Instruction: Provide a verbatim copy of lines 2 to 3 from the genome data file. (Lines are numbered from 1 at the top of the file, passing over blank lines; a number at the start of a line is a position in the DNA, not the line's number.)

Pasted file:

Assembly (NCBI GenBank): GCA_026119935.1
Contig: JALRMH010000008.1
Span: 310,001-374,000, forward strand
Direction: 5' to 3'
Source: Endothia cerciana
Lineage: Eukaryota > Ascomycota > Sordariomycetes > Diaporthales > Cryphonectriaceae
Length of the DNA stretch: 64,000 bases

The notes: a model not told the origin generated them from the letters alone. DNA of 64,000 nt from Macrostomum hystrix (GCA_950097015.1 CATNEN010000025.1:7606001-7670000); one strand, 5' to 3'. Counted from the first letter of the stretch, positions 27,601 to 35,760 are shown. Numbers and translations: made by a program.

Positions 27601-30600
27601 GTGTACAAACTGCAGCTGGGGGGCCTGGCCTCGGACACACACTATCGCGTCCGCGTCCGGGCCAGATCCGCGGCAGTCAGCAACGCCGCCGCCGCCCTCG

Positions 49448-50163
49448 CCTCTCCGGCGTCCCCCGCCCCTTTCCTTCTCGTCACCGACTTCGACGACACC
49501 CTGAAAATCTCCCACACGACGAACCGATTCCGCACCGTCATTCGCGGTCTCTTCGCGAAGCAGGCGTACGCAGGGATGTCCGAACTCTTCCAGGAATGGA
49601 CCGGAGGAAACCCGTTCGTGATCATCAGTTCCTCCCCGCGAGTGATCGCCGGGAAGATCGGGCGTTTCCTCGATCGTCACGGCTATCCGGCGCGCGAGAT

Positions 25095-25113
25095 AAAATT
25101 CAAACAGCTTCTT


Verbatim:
Contig: JALRMH010000008.1
Span: 310,001-374,000, forward strand